With the World Cup going on in Brazil, for those not caught up by football (soccer) fever it’s a good time to revisit DJ/producer Diplo and his label Mad Decent’s 2008 documentary Favela On Blast. The documentary is about the music sub-culture in the city of Rio de Janeiro (in the poor neighborhoods, the favelas) called Baile Funk or Funk Carioca: a bass heavy sound with electro drum beats, reminiscent of Miami bass and electro funk of artists like MC Shy D and Afrika Bambaataa, mixed with local Brazilian musical flavors, and MCs rapping in Portuguese about gritty ghetto life in the favelas, sexual lyrics, and social commentary. Favela On Blast looks at this music subculture and the socio-political-economic aspects of Rio de Janerio, and the greater Brazil.
Since the 2008 release of Favela On Blast, the music of Baile Funk or Funk Carioca have evolved and splintered into sub genres. For example: Funk Melody – romantic songs featuring more female singers, Rasterinha – a slowed down (approx.96 BPM) style that’s influenced by Reggaeton, the fusion Afro-Caribbean style Axé, with the use of instruments such as the atabaque, pandero, and beatboxing, Proibidão (meaning “Very Prohibited”) – a style of Baile Funk or Funk Carioca that is street oriented, drug cartel related in the subject matters of the songs.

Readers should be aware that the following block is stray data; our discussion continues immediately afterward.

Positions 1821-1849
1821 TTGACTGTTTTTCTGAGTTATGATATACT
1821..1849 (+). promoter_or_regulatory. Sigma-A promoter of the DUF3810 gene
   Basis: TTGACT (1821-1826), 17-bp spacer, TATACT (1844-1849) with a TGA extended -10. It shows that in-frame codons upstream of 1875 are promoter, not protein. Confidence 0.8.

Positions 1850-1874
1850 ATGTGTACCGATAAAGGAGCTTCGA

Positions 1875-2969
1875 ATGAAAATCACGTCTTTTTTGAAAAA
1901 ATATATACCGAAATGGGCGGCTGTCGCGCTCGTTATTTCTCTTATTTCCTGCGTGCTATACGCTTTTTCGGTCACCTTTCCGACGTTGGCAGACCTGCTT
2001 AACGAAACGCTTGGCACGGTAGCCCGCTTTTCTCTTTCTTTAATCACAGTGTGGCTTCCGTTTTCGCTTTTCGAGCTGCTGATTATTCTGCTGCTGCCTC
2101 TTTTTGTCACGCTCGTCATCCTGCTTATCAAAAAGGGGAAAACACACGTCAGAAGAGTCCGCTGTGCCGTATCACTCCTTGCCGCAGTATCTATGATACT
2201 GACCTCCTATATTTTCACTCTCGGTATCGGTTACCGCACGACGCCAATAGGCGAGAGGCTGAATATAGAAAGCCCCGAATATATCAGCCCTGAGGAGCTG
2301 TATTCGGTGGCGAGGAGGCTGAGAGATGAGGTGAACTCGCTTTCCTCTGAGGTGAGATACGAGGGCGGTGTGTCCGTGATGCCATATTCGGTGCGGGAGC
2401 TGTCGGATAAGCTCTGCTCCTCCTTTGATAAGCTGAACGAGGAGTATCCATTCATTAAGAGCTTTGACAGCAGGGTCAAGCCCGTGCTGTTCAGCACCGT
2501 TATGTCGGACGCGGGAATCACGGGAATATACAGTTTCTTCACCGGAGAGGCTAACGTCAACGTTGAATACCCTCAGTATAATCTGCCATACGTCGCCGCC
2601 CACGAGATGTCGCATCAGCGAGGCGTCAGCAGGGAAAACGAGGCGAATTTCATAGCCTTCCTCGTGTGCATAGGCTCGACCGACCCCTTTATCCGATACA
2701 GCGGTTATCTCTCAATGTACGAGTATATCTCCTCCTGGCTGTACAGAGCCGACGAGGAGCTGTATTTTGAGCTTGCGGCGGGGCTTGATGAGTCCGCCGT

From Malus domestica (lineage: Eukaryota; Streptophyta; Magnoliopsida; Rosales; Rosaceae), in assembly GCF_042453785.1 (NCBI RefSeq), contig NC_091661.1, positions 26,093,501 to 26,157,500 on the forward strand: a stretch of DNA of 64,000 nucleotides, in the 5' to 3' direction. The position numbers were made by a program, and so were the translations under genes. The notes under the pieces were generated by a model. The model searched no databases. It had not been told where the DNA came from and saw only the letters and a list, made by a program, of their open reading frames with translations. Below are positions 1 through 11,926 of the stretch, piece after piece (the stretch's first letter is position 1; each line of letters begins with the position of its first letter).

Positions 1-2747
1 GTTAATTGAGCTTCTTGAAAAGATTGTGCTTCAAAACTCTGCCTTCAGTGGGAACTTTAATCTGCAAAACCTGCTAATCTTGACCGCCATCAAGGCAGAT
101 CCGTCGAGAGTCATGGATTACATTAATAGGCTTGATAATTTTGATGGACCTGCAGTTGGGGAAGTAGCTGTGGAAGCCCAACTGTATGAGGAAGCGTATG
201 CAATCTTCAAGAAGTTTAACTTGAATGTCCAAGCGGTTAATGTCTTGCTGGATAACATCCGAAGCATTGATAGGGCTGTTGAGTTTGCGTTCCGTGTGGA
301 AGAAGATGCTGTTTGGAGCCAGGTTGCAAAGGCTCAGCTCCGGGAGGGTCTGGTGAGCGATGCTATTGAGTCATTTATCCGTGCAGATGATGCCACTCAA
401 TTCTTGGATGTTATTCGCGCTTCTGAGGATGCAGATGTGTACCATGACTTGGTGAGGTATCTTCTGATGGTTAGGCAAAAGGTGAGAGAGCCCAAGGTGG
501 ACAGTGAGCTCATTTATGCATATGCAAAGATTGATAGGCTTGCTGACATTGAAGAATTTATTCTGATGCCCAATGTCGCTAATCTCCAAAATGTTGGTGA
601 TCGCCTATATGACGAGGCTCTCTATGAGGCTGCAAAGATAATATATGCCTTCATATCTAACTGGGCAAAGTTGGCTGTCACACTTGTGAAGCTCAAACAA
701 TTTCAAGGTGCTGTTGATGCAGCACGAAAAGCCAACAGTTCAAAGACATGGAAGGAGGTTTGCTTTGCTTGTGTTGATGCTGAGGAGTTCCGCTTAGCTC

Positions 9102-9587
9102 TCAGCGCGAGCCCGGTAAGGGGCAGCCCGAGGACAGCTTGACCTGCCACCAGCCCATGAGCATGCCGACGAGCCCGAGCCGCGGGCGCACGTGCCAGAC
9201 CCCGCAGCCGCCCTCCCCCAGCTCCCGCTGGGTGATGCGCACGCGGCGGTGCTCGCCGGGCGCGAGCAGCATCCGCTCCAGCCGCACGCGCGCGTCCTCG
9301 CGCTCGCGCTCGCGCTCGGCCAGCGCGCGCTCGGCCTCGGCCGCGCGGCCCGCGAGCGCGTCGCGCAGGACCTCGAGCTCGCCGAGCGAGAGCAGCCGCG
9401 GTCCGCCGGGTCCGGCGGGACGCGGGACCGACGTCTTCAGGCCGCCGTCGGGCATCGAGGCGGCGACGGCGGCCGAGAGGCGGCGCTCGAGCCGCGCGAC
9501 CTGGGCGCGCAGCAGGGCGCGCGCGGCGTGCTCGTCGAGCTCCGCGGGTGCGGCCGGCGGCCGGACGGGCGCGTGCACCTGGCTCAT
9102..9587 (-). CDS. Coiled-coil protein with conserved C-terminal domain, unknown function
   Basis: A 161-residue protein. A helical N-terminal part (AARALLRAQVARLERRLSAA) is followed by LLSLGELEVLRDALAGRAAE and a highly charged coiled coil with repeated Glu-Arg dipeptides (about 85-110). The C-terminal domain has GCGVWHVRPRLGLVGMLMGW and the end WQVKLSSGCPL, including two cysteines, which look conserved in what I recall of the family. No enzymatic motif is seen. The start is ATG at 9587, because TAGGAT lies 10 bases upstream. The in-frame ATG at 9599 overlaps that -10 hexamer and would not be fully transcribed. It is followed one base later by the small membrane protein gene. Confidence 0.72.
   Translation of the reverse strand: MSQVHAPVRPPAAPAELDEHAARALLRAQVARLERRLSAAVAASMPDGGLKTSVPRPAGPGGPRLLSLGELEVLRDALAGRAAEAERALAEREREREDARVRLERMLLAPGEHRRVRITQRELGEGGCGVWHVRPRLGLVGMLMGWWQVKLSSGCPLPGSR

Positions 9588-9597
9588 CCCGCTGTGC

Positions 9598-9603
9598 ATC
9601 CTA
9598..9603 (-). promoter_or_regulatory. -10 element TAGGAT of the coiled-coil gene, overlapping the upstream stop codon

On the recent social-political-economic front of the favelas, where the music of baile funk or funk carioca comes from, a point of contention over this current World Cup in Brazil is the mistreatment, and out right land grab of the favelas by the corporations working with FIFA, Olympic games organizers and the Brazilian government in building infrastructure for the 2014 World Cup and future 2016 summer Olympics. [Fusion][Sydney Morning Herald][The Guardian]
Governments and corporations have trampled over poor people the world over, but the people some how survive these tragic actions, rising from the rubble to tell their stories, to cry, laugh, challenge injustices, and carry on in the face of adversity. The music plays a cathartic role, a space to vent frustrations, celebrate what little joy, and aspirations the people still have in them. The people say, “You’ve done your worst, but we are still here!” The picture the music paints is not always pretty because reality is not always a picture perfect. In the spirit of inventos, making something out of next to nothing work for you, the favelas, barrios, ghettos, poor communities around the world stay rising.
Favela On Blast (2008) with English subtitles